The Origin of the Word “Ska”

There are various theories about how the word “ska” came to be. Here is a fascinating discussion that tries to get to the heart of the matter.

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Buster the Ska Doggie

Buster the Ska Doggie

Buster the Ska Doggie was born on July 4th, 2008 when The Uptones released their epic Skankin' Foolz Unite! album. Jesse Michaels drew Buster for the record cover and Buster leaped off of it and started dancing around. Before long Buster had amassed a massive collection of ska records and friends and has been to every single ska show on earth, usually attending at least 100 around the world, all at the same time. Don't ask how he does it. Buster blogs at ska4u.com and you also can find him on FB and Twitter. W00f!

3 comments

  1. I had just been talking about that with Toby of the Georgetown Orbits ( http://www.myspace.com/georgetownorbits ), he is quite knowledgeable on the subject and told me this.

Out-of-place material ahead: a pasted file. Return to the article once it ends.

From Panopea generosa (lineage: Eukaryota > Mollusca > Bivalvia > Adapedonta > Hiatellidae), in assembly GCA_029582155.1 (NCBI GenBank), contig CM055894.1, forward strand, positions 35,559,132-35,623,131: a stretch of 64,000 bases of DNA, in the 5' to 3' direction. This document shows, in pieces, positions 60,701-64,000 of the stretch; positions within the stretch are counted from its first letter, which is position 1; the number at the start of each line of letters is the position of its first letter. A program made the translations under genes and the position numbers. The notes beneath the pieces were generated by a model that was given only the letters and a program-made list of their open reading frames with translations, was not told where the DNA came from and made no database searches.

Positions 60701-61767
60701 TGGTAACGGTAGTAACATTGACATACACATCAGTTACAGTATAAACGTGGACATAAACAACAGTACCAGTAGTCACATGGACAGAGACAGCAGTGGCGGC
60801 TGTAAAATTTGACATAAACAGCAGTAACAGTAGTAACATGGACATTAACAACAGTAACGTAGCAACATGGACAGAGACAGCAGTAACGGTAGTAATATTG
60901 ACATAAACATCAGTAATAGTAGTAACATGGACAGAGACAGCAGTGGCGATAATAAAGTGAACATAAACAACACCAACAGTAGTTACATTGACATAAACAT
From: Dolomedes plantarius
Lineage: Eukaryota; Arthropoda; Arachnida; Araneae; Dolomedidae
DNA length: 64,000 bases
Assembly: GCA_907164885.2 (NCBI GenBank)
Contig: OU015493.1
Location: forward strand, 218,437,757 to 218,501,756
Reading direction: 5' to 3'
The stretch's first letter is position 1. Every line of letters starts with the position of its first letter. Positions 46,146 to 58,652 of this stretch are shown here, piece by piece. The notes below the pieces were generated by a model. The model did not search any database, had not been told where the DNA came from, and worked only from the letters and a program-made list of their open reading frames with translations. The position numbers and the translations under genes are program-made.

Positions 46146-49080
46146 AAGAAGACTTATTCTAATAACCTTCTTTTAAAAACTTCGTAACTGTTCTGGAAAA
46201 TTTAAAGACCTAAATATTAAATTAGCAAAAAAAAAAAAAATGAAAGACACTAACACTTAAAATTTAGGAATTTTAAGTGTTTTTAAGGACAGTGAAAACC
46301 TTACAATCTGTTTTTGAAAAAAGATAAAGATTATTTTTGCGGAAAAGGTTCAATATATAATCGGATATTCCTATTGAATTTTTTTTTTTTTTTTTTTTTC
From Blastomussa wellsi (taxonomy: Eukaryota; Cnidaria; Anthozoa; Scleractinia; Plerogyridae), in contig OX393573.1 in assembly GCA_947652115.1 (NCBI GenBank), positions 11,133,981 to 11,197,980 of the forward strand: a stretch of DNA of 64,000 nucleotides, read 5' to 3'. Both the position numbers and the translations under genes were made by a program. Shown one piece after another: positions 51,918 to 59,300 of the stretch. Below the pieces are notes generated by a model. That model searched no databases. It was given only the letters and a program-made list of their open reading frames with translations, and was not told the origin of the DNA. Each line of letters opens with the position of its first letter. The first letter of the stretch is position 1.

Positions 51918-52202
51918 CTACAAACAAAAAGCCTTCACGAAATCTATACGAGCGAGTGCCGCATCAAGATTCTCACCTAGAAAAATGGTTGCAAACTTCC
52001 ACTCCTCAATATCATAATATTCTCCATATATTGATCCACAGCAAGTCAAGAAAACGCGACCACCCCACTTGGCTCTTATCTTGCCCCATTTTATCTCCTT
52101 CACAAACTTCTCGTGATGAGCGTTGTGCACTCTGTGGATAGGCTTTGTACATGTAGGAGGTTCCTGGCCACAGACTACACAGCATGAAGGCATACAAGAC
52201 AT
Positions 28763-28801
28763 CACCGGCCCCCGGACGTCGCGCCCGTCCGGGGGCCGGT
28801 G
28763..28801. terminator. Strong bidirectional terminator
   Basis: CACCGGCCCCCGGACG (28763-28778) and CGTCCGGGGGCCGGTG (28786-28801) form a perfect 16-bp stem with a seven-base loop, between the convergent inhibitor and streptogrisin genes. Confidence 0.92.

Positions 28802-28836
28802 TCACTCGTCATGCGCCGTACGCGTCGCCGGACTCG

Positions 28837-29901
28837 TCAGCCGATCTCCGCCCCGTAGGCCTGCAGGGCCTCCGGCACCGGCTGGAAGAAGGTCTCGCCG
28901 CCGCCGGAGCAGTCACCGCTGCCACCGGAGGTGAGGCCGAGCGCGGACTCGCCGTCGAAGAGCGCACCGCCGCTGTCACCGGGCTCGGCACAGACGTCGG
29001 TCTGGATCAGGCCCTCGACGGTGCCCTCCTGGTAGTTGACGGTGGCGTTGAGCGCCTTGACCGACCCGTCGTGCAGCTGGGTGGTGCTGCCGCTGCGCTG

>> Yo- the history is a bit fuzzy. A few people claim to have coined the
    >> term in the late 50’s/early 60’s. Ultimately, the word itself has no
    >> meaning. Cluett Johnson was a bass player who used the word
    >> ‘Skavoovie’ as an expression of greeting and joy. Coxsone Dodd also
    >> claims to have invented the word when instructing Ernest Ranglin on
    >> how to play the sound on guitar (play it like ‘ska…ska…ska…’).
    >>
    >> The Skatalites name came a few years later- they were brainstorming
    >> names, came up with the Orbits (hence our name), then the Satellites.
    >> Someone said ‘we play Ska, we’ll call ourselves the Ska-tallites’, and
    >> it stuck.
    >>
    >>
    >> Some REALLY great books on the subject are ‘This is Reggae Music’ by
    >> Lloyd Bradley and ‘Solid Foundation’ by David Katz. They go into great
    >> depth on the early days of Ska and the music and political scenes in
    >> Jamaica. I highly recommend checking them out.
    >>

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